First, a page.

You've probably heard the expression, "It isn't rocket science," used to describe a task that should be easy to perform. But what does it pay when it is rocket science? According to "Aviation Week," entry-level aerospace engineers earned an average annual salary of $71,859 in 2012. The U.S. Bureau of Labor Statistics reports a 2012 median salary of $103,720. It may be a difficult one to enter, though, as the demand for aerospace engineers is expected to grow more slowly than the demand for other careers through 2022.
The Numbers Fueling Rocket Science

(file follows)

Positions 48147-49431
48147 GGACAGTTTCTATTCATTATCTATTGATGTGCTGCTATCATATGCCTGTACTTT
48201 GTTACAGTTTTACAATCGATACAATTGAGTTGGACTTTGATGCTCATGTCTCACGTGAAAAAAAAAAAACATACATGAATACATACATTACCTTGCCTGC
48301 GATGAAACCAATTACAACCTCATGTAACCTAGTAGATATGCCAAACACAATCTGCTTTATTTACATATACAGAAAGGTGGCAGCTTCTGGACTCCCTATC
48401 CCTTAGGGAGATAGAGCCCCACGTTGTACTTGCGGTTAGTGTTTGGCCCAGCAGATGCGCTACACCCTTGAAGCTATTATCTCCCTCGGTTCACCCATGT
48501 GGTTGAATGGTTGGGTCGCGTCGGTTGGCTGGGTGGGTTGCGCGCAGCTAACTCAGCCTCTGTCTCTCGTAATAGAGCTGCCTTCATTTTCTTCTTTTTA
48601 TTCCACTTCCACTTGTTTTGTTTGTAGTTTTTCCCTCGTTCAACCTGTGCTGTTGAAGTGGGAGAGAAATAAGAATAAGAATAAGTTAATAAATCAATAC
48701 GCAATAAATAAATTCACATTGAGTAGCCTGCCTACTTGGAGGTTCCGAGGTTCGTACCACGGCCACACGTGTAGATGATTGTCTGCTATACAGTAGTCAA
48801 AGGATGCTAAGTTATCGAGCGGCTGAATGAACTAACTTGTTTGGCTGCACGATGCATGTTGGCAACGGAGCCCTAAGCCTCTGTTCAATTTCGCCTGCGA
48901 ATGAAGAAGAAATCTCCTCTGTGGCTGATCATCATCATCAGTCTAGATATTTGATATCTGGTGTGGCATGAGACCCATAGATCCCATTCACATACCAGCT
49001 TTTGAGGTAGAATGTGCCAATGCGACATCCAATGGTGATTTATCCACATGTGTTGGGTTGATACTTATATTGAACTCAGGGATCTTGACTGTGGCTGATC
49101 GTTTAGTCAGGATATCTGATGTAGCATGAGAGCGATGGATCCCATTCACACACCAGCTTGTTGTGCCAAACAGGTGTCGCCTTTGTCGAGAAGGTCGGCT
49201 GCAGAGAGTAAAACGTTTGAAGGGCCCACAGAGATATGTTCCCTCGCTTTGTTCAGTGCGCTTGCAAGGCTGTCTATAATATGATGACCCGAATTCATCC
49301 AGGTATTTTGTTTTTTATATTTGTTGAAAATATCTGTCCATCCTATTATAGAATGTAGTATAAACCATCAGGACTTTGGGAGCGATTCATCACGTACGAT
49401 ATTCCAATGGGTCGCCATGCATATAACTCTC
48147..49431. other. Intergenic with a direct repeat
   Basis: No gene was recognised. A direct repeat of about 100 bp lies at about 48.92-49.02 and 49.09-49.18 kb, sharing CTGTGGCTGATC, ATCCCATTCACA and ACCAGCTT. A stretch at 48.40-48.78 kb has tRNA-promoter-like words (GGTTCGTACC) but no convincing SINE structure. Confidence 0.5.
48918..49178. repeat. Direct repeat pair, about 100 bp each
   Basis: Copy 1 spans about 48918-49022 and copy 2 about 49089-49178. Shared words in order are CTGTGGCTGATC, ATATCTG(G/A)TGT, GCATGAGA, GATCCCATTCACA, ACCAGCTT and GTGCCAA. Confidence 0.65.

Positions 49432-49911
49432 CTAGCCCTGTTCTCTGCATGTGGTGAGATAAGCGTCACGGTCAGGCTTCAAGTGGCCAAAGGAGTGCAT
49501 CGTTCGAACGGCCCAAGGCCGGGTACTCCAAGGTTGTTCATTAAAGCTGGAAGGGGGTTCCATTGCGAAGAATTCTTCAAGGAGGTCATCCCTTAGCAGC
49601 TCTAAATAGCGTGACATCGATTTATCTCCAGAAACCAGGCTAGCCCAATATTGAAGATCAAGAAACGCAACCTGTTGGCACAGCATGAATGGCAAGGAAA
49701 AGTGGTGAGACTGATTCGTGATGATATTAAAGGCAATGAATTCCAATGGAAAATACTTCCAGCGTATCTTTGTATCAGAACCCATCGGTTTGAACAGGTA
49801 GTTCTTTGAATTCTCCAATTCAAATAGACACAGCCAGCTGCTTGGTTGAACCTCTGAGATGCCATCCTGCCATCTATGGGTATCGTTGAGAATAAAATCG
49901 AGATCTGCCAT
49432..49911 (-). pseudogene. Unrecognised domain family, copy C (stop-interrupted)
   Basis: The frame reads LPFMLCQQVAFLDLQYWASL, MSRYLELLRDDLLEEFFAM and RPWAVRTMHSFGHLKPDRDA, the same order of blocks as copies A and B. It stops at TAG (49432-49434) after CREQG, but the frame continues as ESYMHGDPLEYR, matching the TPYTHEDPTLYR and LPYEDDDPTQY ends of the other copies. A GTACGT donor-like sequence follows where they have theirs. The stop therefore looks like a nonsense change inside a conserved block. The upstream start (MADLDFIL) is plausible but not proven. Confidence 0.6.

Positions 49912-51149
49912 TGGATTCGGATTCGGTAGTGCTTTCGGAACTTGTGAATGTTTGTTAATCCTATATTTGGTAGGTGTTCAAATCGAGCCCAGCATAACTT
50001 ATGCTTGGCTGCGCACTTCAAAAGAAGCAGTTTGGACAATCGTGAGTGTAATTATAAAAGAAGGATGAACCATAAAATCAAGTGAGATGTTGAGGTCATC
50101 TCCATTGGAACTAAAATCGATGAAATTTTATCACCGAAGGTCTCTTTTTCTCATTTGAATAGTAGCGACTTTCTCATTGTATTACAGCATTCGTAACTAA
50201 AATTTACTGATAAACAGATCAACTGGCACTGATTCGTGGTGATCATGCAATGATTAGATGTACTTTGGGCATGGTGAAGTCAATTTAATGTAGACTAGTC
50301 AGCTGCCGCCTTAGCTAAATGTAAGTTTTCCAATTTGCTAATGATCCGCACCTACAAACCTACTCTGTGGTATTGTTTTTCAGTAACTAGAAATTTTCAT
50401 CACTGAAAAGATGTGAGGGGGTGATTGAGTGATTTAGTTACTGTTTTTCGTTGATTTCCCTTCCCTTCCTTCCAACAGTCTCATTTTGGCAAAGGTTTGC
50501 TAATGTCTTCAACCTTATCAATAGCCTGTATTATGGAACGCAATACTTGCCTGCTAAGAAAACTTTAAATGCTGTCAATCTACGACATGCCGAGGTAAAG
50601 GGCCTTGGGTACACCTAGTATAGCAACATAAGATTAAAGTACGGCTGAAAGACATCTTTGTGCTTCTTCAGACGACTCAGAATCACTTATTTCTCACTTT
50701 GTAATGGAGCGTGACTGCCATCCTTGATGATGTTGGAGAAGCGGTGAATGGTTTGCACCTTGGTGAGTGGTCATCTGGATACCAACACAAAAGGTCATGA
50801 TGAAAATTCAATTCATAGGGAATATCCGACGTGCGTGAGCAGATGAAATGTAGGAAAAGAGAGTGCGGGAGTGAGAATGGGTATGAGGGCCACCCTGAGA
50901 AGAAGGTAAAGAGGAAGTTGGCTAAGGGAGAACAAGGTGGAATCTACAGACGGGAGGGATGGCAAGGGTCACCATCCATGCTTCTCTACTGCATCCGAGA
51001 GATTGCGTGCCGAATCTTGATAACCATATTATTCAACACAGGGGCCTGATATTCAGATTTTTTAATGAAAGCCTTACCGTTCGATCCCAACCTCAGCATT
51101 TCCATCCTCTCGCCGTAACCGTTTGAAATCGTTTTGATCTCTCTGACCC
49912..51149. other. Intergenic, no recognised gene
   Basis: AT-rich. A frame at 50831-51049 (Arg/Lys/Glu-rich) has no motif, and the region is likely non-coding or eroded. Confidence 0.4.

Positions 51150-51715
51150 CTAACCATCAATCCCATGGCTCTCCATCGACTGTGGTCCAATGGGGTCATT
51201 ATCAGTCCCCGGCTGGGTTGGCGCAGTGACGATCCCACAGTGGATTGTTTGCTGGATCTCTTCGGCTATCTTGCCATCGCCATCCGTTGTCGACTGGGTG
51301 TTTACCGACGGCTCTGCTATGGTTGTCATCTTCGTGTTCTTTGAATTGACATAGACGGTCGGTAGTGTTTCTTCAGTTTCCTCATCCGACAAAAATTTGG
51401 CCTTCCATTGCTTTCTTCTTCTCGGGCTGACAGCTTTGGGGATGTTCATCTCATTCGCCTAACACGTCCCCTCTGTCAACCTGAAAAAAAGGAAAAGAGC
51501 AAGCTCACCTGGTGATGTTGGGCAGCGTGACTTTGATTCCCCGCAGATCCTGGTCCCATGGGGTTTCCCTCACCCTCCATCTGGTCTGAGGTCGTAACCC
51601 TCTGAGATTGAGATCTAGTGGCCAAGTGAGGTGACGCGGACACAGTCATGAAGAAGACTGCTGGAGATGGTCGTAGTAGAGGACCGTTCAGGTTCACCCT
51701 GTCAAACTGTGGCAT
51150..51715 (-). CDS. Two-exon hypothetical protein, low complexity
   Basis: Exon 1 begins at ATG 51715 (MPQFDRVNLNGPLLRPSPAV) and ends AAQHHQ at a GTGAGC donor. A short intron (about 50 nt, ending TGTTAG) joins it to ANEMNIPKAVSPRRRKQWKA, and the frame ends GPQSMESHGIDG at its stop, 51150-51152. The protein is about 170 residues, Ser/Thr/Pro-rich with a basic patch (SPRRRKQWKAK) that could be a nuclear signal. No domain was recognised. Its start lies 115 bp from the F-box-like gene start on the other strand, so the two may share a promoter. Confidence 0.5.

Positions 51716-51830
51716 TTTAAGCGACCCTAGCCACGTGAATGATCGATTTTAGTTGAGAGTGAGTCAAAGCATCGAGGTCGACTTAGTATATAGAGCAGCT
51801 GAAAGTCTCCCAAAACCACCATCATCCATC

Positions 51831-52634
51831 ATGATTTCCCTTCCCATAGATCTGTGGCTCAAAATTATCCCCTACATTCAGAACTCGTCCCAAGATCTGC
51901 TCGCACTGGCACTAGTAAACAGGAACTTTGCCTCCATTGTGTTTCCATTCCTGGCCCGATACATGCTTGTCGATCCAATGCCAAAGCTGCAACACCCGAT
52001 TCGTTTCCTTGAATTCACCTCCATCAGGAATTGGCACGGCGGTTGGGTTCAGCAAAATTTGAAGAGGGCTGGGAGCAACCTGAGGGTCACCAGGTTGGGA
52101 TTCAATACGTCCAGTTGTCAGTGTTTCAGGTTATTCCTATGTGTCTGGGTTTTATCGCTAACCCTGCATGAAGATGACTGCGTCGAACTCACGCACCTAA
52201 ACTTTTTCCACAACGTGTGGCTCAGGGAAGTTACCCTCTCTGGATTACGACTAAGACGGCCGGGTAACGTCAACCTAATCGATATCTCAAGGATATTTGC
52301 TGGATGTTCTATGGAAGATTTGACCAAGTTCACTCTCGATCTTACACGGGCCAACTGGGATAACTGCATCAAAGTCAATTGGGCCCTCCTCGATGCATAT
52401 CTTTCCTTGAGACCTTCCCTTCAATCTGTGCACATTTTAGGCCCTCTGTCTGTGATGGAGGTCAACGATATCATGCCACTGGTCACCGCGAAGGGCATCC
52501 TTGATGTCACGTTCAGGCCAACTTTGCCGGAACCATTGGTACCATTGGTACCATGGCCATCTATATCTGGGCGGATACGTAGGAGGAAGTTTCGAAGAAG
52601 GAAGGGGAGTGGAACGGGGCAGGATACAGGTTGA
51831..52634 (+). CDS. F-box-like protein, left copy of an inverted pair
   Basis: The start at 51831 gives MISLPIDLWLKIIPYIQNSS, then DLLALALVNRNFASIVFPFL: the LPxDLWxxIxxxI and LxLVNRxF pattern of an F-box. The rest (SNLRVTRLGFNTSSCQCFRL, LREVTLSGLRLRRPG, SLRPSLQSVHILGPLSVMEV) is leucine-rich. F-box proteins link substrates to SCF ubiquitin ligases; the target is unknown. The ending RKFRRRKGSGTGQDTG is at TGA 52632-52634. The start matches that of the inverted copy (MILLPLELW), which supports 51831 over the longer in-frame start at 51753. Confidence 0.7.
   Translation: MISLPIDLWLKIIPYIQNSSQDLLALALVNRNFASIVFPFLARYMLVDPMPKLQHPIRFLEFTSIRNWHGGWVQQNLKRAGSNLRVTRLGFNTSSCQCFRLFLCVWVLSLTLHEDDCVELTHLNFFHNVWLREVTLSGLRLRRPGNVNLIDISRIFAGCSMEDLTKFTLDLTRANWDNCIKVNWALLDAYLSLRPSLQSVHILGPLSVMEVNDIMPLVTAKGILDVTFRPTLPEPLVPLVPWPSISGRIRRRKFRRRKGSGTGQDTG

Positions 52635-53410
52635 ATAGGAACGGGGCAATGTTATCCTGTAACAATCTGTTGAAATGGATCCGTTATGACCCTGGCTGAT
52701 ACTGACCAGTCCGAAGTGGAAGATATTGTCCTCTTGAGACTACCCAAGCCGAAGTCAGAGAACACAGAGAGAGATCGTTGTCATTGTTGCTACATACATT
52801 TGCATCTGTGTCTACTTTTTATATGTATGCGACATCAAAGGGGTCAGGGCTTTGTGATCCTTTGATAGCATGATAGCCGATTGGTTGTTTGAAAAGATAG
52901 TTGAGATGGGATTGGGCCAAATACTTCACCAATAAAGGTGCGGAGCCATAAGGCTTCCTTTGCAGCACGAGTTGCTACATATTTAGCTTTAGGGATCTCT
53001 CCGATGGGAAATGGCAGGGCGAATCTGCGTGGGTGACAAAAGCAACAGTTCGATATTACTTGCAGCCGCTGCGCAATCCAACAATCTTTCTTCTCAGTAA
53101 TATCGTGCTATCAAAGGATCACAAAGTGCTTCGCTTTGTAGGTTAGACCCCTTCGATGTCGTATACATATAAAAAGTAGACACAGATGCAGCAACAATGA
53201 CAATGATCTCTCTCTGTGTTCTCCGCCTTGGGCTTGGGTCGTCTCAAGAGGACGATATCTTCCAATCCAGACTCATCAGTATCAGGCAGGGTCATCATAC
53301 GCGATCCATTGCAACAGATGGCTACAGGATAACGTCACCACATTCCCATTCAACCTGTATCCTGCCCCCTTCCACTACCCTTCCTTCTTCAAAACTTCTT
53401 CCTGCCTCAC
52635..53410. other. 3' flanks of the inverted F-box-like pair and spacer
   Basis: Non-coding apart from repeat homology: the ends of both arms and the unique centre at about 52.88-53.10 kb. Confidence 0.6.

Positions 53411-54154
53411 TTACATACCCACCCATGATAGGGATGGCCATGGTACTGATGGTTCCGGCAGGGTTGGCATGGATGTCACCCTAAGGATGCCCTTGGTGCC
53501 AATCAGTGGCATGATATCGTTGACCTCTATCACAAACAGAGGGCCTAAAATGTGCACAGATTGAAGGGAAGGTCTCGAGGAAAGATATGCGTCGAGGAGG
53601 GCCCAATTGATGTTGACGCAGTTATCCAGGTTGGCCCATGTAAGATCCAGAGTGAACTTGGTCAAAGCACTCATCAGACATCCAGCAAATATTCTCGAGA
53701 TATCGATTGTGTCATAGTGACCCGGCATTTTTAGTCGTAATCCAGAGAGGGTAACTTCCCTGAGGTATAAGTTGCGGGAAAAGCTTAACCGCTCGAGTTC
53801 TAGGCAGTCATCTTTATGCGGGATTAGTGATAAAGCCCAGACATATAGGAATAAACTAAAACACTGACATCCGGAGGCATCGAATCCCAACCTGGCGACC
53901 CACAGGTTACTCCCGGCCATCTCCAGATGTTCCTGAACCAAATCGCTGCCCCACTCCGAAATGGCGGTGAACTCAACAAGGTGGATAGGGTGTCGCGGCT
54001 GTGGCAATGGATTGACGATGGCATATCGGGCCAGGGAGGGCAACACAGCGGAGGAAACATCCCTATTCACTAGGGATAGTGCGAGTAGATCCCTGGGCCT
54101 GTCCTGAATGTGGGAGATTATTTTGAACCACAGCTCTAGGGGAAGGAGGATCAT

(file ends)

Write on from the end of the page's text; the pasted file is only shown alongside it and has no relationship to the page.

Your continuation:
The specific industry in which an aerospace engineer works plays an important role in salary. Those working for the federal government in 2012 made the most, with a median annual wage of $110,860. Those working in scientific research and development were close behind with a median wage of $109,740. Those working in aerospace part manufacturing made the least at a median wage of $97,560. Location is also a factor. The highest-paid engineers of 2013 worked in Virginia, District of Columbia, Colorado, New Jersey and Maryland. The states with the most aerospace engineering jobs were California, Washington, Texas, Ohio and Florida.
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